For years, real estate investors could defer paying capital gains tax by conducting a tax deferred exchange. While that is still the case, today Opportunity Zone investments could serve as a viable alternative for 1031 investors.
In this article we’ll discuss how investors considering a 1031 exchange may benefit from investing in replacement property in an Opportunity Zone, and the key differences to be aware of.
Main Benefits of a 1031 Exchange
There are three main benefits real estate investors receive when conducting a 1031 exchange:1
- Indefinite deferral of capital gains tax, provided that the proper rules are followed for every subsequent 1031 exchange.
- Estate planning can be easier with a 1031 exchange, due to the stepped-up basis to the market value of the asset which potentially eliminates tax liabilities.
- Property purchased in a 1031 exchange can be located anywhere in the U.S., providing investors with a wide variety of replacement options for the upleg of a Section 1031 exchange.
Main Benefits of an Opportunity Zone Investment
Opportunity Zone (OZ) investments also have their distinct advantages that a replacement property in a 1031 may not offer:
- Ability to diversify into other asset classes such as infrastructure development, local businesses, along with real estate.
- Process for investing in an Opportunity Zone is less cumbersome, with no qualified intermediary involved and a full 180 days to make an informed investment decision that may better match an investor’s risk profile and return objectives.
- Ability to better diversify the entire investment portfolio by investing in a multi-asset Qualified Opportunity Fund (QOF) that can provide multiple revenue streams to an investor.
Key Differences: 1031 Exchange vs. Opportunity Zone Investments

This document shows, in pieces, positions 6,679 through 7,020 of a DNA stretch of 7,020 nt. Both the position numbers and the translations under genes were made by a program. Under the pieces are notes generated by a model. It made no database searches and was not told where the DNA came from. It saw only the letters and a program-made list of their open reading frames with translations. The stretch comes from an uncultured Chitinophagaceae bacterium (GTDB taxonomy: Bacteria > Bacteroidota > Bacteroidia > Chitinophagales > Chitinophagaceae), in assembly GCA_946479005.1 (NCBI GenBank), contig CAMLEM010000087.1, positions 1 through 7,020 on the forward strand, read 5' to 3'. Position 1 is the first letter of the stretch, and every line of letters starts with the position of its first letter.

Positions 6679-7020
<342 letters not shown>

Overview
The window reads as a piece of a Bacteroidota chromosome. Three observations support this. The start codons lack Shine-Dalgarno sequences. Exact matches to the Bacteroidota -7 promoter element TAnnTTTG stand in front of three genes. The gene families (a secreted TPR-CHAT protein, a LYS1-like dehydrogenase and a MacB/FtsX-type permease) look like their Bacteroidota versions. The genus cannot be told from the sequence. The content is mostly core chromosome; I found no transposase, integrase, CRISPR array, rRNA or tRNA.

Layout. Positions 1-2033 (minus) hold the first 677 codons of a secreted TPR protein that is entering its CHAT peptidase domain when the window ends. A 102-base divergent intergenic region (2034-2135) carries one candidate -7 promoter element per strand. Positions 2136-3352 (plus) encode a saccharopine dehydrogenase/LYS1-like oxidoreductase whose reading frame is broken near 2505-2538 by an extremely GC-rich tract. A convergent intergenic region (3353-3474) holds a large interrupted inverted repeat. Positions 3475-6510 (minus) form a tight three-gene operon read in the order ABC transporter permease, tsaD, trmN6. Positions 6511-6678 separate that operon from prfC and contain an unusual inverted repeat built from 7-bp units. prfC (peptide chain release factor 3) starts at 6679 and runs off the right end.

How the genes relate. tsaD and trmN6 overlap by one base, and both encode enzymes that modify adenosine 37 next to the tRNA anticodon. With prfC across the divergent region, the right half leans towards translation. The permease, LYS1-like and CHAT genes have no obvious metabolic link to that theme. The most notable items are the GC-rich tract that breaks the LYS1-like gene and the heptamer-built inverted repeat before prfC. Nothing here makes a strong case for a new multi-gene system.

Both a 1031 exchange and an Opportunity Zone investment allow for the deferral of capital gain, but the costs and benefits are different. Investors should consider factors such as broader portfolio goals, real estate asset class preference, and liquidity needs when choosing between the two options for deferring capital gains tax.
The CCIM Institute recently published these key differences between a 1031 Exchange and a Qualified Opportunity Fund investment:2
- Relinquished and replacement property must be “like kind” real estate
- Disposition proceeds must be used and tracked through the entire exchange process using a qualified intermediary
- Total amount of sales proceeds received must be reinvested
- Strict property identification rules including the three-property rule and the 200 percent rule
- No reduction in capital gain
- Capital gains can be deferred indefinitely
- 45-day limit to identify one or more replacement properties
- 180-day limit to close on replacement property
- Replacement property must be identified in advance
- Flexibility to refinance, sell, or exchange the replacement property after purchase
- Reverse 1031 exchange allows to close on replacement property first, before selling the relinquished property, while still deferring the capital gain
Qualified Opportunity Fund
- Capital gains from any asset sale (such as stocks and bonds, a business, precious metals or cryptocurrency) can be deferred by investing in a QOF
- Any source of funds may be used
- Only the capital gain must be reinvested, not the entire amount of sales proceeds
- Provide an additional 10% reduction on capital gains taxes owed if the property held for at least 5 years